Why am I writing these words, calling for love? For the simple turning inward instead of outward as we try to navigate our way through the layers that appear to trap us in density? Because we are in the midst of an age of upheaval. The repetition of the old patterns of fear have repeated to a level of accumulated density in this world that we choose to share, causing a hold of fear that is seemingly tighter than the love that binds.

The Earth and each one of her children is crying out for reunion. For the return to love and unity. It is not my intention to talk of the ephemeral. Of some ideal that will never be achieved. My words are simple, their truth not complex. Nothing is ever gained by fear and hatred, but more fear and hatred. We can cower and ring our hands in dismay, or we can start turning inward to the truth and allowing that reflection to mirror back to us each time we turn our eyes outward. We can simply be, each day, ever more present to the truth of our essence, or we can move that truth into action, rippling the energy of love through our words and movements. Righteous indignation is still fed by fear, even if the outward display of it is for a greater good. Fear feeds fear. Anger feeds anger. Love feeds love. It’s simple math and physics.

Years ago, I found myself lying on a couch for three hours halfway in another realm as I listened to the words of my essence. We all have this voice within us, and it behooves us to listen to it, at least now and then. The words that stayed with me, that haunt me each day are these: “You can always find the light behind the story. Find the light behind each story.”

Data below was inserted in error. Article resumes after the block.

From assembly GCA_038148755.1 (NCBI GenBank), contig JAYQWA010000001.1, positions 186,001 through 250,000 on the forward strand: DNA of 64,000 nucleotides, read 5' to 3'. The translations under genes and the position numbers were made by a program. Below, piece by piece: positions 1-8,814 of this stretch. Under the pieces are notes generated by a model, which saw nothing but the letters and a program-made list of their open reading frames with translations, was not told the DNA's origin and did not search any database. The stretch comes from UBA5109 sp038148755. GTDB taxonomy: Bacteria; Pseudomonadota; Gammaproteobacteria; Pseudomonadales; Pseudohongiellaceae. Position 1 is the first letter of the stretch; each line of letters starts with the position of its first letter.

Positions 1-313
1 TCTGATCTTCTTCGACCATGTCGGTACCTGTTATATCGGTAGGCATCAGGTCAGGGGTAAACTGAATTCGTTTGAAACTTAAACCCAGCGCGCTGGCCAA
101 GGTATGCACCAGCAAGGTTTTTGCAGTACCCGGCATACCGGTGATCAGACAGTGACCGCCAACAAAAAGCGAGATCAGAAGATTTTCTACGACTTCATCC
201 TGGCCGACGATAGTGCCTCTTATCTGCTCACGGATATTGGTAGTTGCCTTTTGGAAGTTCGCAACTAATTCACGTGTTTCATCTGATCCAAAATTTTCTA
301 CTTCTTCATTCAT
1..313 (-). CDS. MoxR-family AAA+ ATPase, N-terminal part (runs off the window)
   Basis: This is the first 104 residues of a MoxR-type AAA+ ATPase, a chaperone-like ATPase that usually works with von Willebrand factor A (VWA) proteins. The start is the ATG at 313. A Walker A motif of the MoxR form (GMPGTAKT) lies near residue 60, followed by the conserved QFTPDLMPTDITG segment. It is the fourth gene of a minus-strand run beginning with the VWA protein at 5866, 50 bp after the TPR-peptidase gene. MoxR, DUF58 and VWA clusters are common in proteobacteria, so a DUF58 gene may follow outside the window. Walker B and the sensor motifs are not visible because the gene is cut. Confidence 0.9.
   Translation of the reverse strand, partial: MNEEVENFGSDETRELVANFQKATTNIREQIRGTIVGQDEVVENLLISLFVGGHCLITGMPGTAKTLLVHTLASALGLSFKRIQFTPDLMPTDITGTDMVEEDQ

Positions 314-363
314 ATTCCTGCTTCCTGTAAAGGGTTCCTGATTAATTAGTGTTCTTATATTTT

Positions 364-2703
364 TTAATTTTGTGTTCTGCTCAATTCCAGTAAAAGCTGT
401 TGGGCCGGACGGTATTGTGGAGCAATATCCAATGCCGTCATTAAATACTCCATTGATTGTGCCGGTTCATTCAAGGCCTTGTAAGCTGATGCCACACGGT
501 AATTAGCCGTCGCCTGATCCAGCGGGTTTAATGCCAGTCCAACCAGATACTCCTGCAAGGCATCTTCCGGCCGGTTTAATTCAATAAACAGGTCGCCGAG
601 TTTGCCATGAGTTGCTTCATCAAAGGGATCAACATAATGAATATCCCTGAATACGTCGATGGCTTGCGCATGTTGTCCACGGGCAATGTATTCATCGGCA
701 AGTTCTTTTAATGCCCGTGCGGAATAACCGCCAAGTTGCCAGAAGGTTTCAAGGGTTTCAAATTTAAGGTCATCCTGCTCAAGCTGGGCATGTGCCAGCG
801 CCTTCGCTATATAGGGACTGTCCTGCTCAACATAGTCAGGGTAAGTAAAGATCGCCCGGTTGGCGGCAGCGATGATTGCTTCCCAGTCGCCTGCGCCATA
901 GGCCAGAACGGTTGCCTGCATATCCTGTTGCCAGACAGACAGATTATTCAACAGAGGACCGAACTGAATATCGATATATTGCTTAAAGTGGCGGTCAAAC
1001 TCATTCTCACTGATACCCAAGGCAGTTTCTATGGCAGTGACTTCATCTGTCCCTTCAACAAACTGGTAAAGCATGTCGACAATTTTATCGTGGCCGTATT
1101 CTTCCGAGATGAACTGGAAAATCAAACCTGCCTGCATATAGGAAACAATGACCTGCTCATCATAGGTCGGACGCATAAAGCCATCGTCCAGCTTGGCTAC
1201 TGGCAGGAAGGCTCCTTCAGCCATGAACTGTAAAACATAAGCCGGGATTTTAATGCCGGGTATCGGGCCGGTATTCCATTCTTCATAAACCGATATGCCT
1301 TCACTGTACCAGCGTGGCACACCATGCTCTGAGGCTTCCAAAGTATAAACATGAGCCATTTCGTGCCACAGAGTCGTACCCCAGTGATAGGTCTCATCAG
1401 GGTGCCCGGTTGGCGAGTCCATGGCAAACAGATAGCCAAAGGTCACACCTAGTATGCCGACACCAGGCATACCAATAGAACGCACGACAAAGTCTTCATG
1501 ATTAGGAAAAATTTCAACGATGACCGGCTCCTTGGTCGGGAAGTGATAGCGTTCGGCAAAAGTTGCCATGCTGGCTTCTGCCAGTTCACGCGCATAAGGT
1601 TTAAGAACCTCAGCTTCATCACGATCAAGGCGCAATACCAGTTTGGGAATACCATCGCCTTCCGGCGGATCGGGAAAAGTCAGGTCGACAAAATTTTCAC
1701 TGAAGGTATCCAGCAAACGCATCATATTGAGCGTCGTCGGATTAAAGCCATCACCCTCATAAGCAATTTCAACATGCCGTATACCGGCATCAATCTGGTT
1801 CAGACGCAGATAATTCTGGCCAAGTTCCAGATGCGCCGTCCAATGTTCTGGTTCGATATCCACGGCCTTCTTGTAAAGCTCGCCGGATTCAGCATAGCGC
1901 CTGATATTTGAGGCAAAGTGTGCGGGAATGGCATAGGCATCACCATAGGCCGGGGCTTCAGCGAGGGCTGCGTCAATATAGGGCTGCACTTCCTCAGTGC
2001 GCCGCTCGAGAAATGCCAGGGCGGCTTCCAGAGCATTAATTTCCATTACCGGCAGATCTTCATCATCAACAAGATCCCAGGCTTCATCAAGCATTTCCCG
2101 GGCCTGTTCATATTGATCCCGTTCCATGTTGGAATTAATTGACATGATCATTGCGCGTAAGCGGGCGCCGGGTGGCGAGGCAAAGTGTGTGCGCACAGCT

As I looked through my lives and the greater life around us and ahead of us, I realized these words were not intended for my survival, but for the survival of each and every one of us. If we choose to hold onto our collective fears and all the trappings that have bound us and harmed us, we will get more of the same. There is always light behind the shadow. There is always that core of essence that is love, waiting to be seen, grown and illuminated.

 

 

The Loss of Cause & Effect… #Mindfulness

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Photo Credit: Pixabay

It kept me up three nights ago. My mind became busy and I got to thinking about mindfulness. I’m sure you’ve all heard the term by now. Mindfulness. “Paying attention to the present moment.” “Living fully in the present moment with awareness.” Sometimes “without judgement” is added. While searching the Internet, I came across this video on the Greater Good Magazine website featuring Jon Kabat-Zinn defining mindfulness in his words.

In the video, Kabat-Zinn talks about living the “story of me” without the realization that there is, in actuality, “no me.” Although I am not a follower of Kabat-Zinn, or any of the many mindfulness gurus out there today, I like what he has to say in this brief video. It’s not a new revelation, in fact it’s very old. His words echo the sages of long ago who carried forth the wisdom that there is, in essence, no “me.”